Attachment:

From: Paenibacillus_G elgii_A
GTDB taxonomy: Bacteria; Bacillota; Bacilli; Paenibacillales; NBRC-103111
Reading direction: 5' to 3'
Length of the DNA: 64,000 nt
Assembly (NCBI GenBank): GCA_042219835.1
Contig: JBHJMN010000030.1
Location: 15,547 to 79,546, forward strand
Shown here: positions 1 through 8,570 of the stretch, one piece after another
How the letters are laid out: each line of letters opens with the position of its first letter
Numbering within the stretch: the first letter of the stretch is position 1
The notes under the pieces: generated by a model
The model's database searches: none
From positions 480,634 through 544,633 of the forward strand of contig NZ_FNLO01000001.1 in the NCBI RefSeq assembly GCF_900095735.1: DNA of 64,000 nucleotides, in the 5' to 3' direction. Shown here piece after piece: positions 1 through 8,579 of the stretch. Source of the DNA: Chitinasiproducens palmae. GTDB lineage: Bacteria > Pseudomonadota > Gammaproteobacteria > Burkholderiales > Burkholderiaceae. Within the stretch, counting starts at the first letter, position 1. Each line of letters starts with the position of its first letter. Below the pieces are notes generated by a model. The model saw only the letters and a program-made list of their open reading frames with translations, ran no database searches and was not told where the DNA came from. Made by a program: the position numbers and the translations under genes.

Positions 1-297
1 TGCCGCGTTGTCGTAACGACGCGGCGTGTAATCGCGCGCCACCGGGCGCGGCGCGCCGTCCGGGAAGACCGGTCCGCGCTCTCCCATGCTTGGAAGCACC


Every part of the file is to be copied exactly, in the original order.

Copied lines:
From: Paenibacillus_G elgii_A
GTDB taxonomy: Bacteria; Bacillota; Bacilli; Paenibacillales; NBRC-103111
Reading direction: 5' to 3'
Length of the DNA: 64,000 nt
Assembly (NCBI GenBank): GCA_042219835.1
Contig: JBHJMN010000030.1
Location: 15,547 to 79,546, forward strand
Shown here: positions 1 through 8,570 of the stretch, one piece after another
How the letters are laid out: each line of letters opens with the position of its first letter
Numbering within the stretch: the first letter of the stretch is position 1
The notes under the pieces: generated by a model
The model's database searches: none
From positions 480,634 through 544,633 of the forward strand of contig NZ_FNLO01000001.1 in the NCBI RefSeq assembly GCF_900095735.1: DNA of 64,000 nucleotides, in the 5' to 3' direction. Shown here piece after piece: positions 1 through 8,579 of the stretch. Source of the DNA: Chitinasiproducens palmae. GTDB lineage: Bacteria > Pseudomonadota > Gammaproteobacteria > Burkholderiales > Burkholderiaceae. Within the stretch, counting starts at the first letter, position 1. Each line of letters starts with the position of its first letter. Below the pieces are notes generated by a model. The model saw only the letters and a program-made list of their open reading frames with translations, ran no database searches and was not told where the DNA came from. Made by a program: the position numbers and the translations under genes.

Positions 1-297
1 TGCCGCGTTGTCGTAACGACGCGGCGTGTAATCGCGCGCCACCGGGCGCGGCGCGCCGTCCGGGAAGACCGGTCCGCGCTCTCCCATGCTTGGAAGCACC